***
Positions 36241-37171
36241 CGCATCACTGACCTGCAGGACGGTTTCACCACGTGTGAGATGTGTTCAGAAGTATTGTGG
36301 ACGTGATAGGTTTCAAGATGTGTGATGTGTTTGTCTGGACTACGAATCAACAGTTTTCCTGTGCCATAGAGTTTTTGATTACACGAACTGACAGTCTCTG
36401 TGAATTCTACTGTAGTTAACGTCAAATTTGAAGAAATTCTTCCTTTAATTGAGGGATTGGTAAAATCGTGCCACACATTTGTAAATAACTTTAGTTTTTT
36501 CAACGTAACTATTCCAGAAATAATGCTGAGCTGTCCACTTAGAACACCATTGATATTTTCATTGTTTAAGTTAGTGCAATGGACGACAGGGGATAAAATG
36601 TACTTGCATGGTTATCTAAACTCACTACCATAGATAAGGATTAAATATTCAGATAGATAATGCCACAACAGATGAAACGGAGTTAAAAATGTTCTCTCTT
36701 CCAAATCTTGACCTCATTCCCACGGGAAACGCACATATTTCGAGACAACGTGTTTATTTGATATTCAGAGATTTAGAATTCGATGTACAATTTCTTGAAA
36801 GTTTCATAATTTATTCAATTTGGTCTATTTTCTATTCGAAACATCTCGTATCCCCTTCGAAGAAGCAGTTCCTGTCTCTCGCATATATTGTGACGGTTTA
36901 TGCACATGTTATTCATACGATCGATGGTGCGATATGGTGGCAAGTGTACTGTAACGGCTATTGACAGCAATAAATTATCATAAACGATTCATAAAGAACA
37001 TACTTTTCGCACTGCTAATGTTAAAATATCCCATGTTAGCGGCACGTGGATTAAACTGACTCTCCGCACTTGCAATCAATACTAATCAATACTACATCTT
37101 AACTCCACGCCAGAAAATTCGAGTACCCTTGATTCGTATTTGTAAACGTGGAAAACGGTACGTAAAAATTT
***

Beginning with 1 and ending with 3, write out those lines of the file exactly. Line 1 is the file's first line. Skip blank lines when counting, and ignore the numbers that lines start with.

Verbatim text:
Positions 36241-37171
36241 CGCATCACTGACCTGCAGGACGGTTTCACCACGTGTGAGATGTGTTCAGAAGTATTGTGG
36301 ACGTGATAGGTTTCAAGATGTGTGATGTGTTTGTCTGGACTACGAATCAACAGTTTTCCTGTGCCATAGAGTTTTTGATTACACGAACTGACAGTCTCTG